This recipe appears in:Southern Biscuits' Blue Cornmeal Biscuits
When I saw a recipe for blue cornmeal biscuits in Southern Biscuits, I pulled out a bag of cornmeal I bought at the farmers' market. It was a light blue, but after I baked with it, I realized it wasn't all blue. The cornmeal was actually a multicolor mix, so my muffins had flecks of red, blue, and yellow. They were pretty, but not really blue.
I had a few problems with this recipe because it was way too hot in my kitchen and I was trying to work as fast as possible. I didn't do a great job mixing and forming the biscuits. While biscuits can be made quickly, you do need to take the time to do it right.
What Worked: These biscuits are a cross between biscuits and cornbread, and it's a good combination.
What Didn't: Between my rush to get these done before the butter melted, and the butter getting just a little too soft despite my efforts, the biscuits spread a bit during baking. That didn't affect the flavor, though, and the texture was quite nice.
Suggested Tweaks: I tend to add all sorts of things to cornbread—bits of fresh corn, cheese, or peppers are the usual. Any of those would be interesting here.
Adapted from Southern Biscuits by Nathalie Dupree and Cynthia Graubart. Copyright © 2011. Published by Gibbs Smith. Available wherever books are sold. All Rights Reserved
About the author: Donna Currie has been cooking for fun and writing for pay since the days when typewritten articles traveled by snail mail. When she combined those talents in a food column for a newspaper in her area, she realized that writing about food is almost as much fun as eating. You can find her on her blog, Cookistry or follow her on Twitter at @dbcurrie.
- 1 1/2 cups commercial or homemade self-rising flour
- 1 1/4 cups blue cornmeal, divided
- 1 tablespoon light or dark brown sugar
- 1/4 cup butter, roughly cut into 1/2-inch pieces
- 1 1/4 cups milk, divided
- Butter, softened or melted, for finishing
Preheat oven to 425°F.
Select the baking pan by determining if a soft or crisp exterior is desired. For a soft exterior, select a 8- or 9-inch cake pan, pizza pan, or oven-proof skillet where the biscuits will nestle together snugly, creating the soft exterior while baking. For a crisp exterior, select a baking sheet or other baking pan where the biscuits can be placed wider apart, allowing air to circulate and creating a crisper exterior, and brush the pan with butter.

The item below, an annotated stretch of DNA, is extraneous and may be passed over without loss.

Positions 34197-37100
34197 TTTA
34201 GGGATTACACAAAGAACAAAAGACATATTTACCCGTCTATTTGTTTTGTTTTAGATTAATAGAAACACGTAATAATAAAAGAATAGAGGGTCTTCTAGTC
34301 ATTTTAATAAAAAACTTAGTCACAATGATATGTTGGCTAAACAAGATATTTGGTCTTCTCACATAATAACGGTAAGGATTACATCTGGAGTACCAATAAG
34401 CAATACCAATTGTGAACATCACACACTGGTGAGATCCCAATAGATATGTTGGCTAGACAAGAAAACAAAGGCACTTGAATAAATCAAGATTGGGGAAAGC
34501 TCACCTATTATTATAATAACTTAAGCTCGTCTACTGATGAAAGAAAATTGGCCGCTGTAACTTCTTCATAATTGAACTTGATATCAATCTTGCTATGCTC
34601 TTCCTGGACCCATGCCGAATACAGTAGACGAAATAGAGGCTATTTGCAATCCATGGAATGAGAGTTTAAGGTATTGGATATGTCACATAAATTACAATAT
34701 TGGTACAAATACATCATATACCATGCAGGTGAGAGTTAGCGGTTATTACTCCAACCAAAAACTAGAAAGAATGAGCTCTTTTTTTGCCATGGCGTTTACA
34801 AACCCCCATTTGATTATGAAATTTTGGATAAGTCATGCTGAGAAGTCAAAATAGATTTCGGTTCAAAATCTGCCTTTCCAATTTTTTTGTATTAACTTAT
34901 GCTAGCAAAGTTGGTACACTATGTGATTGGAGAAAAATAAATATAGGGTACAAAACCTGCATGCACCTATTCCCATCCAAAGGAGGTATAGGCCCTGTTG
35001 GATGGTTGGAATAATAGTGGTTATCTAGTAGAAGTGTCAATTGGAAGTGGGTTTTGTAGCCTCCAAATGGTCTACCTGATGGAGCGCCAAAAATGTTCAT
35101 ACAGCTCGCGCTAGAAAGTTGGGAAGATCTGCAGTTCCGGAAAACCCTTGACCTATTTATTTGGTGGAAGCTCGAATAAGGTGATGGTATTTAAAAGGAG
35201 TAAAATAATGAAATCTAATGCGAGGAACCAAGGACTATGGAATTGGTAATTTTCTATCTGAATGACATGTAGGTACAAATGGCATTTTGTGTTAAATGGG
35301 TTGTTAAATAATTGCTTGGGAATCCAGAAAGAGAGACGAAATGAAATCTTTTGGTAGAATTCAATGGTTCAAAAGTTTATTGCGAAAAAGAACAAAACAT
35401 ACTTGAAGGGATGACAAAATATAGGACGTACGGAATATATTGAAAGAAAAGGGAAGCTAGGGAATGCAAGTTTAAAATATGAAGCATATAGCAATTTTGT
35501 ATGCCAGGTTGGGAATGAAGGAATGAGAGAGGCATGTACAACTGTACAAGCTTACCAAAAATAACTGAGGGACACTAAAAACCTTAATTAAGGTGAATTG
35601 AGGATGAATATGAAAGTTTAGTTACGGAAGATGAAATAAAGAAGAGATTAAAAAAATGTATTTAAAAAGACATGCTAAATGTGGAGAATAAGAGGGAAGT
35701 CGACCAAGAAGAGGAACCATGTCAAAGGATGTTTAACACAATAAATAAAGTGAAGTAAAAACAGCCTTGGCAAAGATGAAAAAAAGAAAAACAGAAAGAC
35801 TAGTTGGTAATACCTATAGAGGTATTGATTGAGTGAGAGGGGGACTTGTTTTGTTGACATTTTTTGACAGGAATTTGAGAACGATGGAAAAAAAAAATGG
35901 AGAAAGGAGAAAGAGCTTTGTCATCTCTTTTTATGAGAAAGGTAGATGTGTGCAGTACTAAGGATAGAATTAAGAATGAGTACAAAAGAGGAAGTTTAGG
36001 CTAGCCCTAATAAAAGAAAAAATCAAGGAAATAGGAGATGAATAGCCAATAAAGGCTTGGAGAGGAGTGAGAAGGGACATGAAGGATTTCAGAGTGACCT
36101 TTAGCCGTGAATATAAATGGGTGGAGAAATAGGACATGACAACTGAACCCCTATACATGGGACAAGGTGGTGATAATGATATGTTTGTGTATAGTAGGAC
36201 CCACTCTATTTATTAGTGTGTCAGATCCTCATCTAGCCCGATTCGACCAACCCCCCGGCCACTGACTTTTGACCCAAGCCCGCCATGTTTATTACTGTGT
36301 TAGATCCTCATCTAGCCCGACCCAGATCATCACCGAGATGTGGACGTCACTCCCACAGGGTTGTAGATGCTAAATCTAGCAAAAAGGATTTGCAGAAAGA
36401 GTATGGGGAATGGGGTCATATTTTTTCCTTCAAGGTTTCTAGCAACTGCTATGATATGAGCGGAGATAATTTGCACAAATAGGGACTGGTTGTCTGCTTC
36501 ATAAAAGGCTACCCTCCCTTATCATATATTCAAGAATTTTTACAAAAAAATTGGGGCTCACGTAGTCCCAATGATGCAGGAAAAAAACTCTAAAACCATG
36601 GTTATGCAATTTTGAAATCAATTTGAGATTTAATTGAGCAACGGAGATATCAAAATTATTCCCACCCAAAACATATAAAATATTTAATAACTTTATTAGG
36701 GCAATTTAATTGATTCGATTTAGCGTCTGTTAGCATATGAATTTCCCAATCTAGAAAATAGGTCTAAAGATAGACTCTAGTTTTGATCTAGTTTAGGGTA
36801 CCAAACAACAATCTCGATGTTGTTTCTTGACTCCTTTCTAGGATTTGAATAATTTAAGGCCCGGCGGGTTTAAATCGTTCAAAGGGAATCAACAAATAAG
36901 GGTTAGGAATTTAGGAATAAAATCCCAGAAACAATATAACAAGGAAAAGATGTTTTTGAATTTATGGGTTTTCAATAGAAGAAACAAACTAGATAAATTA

Fork-sift or whisk the 1 1/4 cup of flour, 1 cup cornmeal and sugar in a large bowl, preferably wider than it is deep, and set aside the remaining 1/4 cup of flour and 1/4 cup cornmeal. Scatter the butter over the flour and work in by rubbing fingers with the butter and flour as if snapping thumb and fingers together (or use two forks or knives, or a pastry cutter) until the mixture looks like well-crumbled feta cheese with no piece larger than a pea. Shake the bowl occasionally to allow the larger pieces of fat to bounce to the top of the flour, revealing the largest lumps that still need rubbing. If this method took longer than 5 minutes, place the bowl in the refrigerator to rechill the fat.
Make a deep hollow in the center of the flour with the back of your hand. Pour 1 cup of milk the hollow, reserving 1/4 cup and stir the milk using broad circular strokes to quickly pull the flour mixture into the milk. Mix just until the dry ingredients are moistened and the sticky dough begins to pull away from the sides of the bowl. If there is some flour remaining on the bottom and sides of the bowl, stir in 1 to 4 tablespoons of reserved milk, just enough to incorporate the remaining flour into the dough.
Lightly sprinkle a board or other clean surface using some of the reserved cornmeal. Turn the dough out onto the cornmeal and sprinkle the top lightly with cornmeal. With floured hands, fold the dough in half, and pat dough out into a 1/3- to 1/2-inch thick round, using a little additional flour only if needed. Flour again if necessary and fold the dough in half a second time. If the dough is still clumpy, pat and fold a third time. Pat dough out into a 1/2-inch thick round for a normal biscuit, 3/4-inch thick for a tall biscuit, and 1-inch-thick for a giant biscuit. For each biscuit, dip a 2 1/2-inch biscuit cutter onto the reserved flour and cut out the biscuits, starting a the outside edge and cutting very close together, being careful not to twist the cutter. The scraps may be combined to make additional biscuits, although these scraps make tougher biscuits.
Using a metal spatula if necessary, move the biscuits to the pan or baking sheet. Bake the biscuits on the top rack of the oven for a total of 10 minutes, until light golden brown. After 6 minutes, rotate the pan in the oven so that the front of the pan is now turned to the back, and check to see if the bottoms are browning too quickly. If so, slide another baking pan underneath to add insulation and retard browning. Continue baking another 4 minutes until the biscuits are light golden brown. When the biscuits are done, remove them from the oven and lightly brush the tops with butter. Turn the biscuits out upside down on a plate to cool slightly. Serve hot, right side up.